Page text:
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GUARDING THE GRAIN: Proper grain storage during winter is important to ensure you have a good crop to sell later.

5 steps to ensure proper grain storage this winter

Keep grain at 40 degrees F, use proper insect controls and monitor at least once a month.

There are still many acres of corn standing in fields. Safe to say, many farmers are still likely filling their bins.

Now is the time to make sure grain is properly stored for overwintering.

Storage problems often occur in grain bins due to inadequate cooling, which results in condensation and crusted grain layers. Mold can result from high moisture content, excessive fines and damaged grain from high drying temperatures.

Penn State Extension has compiled several steps to ensure proper grain storage over winter:

1. Keep grain at 40 degrees F. Grain is typically 15% to 30% moisture when placed in a bin. A dryer must then bring the moisture content down to 13% or less to minimize the impacts of insects, fungi and bacteria. Temperature also influences the development of these organisms, with most insect reproduction and fungal growth halted below 50 degrees. A good target is to keep winter grain temperatures around 40 degrees.

2. Know when to aerate. Aeration should begin when the average of the daily high and low temperatures is 10 to 15 degrees lower than the grain temperature. Final grain temperatures should be checked by sampling 1 foot into the upper surface of the grain. For some aeration fans, this final cooling cycle could be up to 200 hours.

3. Monitor grain bin once a month. Monitoring of grain bins is essential to ensure proper moisture and temperature are maintained. Grain temperatures can be as high as 100 degrees, even in winter. A grain bin should be monitored once a month during the winter to measure grain temperature, moisture content, and insect and fungus activity. Use a grain temperature probe, a moisture probe and a tiered insect probe for checking mold and insects.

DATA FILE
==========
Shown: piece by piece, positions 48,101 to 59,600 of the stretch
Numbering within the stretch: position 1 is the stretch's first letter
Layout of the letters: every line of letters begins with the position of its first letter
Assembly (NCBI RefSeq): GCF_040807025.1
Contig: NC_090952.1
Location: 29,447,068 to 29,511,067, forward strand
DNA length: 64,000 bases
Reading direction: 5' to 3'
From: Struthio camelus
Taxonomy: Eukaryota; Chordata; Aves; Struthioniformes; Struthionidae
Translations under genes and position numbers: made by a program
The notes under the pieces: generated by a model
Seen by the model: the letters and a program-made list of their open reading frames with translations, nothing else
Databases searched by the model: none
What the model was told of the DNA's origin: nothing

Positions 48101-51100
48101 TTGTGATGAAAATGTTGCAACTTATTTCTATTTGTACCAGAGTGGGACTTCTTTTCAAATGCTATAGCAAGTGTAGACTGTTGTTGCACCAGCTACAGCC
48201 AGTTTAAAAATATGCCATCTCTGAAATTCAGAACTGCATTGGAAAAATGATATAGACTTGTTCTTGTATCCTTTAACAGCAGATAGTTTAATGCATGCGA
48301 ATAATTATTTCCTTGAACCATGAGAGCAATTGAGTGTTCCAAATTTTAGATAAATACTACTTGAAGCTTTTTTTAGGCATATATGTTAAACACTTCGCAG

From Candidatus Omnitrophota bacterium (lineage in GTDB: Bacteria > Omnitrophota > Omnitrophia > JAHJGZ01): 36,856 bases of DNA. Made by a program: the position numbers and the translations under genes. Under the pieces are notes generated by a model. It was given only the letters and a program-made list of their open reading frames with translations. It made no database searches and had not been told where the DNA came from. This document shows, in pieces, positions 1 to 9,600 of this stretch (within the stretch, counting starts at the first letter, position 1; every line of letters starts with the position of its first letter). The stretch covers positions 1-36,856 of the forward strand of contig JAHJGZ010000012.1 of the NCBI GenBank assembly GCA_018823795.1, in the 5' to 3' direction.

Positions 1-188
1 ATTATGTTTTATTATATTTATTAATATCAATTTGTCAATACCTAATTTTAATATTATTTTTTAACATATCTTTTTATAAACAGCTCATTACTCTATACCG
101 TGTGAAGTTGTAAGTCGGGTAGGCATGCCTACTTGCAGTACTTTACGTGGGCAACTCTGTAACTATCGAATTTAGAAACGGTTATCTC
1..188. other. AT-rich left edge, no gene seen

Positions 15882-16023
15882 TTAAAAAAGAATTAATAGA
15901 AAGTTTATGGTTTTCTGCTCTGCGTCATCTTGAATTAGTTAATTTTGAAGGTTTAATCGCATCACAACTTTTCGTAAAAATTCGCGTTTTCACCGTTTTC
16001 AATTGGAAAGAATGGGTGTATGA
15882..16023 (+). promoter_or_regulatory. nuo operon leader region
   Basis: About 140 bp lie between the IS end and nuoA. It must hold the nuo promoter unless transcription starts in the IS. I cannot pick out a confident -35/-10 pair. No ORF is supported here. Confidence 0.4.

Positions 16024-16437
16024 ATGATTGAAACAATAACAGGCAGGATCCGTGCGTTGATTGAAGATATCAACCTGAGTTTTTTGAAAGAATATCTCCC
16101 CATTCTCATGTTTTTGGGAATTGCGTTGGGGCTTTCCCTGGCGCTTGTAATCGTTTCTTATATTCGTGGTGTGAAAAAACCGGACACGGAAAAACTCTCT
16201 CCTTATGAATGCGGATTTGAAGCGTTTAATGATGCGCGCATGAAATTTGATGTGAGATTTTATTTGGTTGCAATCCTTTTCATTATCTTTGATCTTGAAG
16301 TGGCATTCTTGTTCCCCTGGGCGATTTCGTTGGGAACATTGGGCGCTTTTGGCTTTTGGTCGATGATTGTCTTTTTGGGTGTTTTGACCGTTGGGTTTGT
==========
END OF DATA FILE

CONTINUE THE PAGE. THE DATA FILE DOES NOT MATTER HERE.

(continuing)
4. Use surface dressing for insect control. After the grain is binned and leveled, a surface dressing can be applied to prevent insects from entering the grain surface. DDVP resin strips should also be hung in the head space to control Indian meal moth.

Hot spots in the grain mass may indicate that insect populations are developing. If these are found, aeration should be initiated at once to lower the grain temperature and moisture content.

Do not aerate on warm or moist days, as it can increase the two. If an infestation occurs despite these precautions, fumigation of the grain will be necessary.

5. Use residual after storage. After grain is removed from the bin and is properly cleaned, a residual spray can be applied to the bin walls and floor to prepare for next year’s crop. This practice is especially important if the grain will be stored for nine months or more.

Source: Penn State Cooperative Extension

TAGS: Storage
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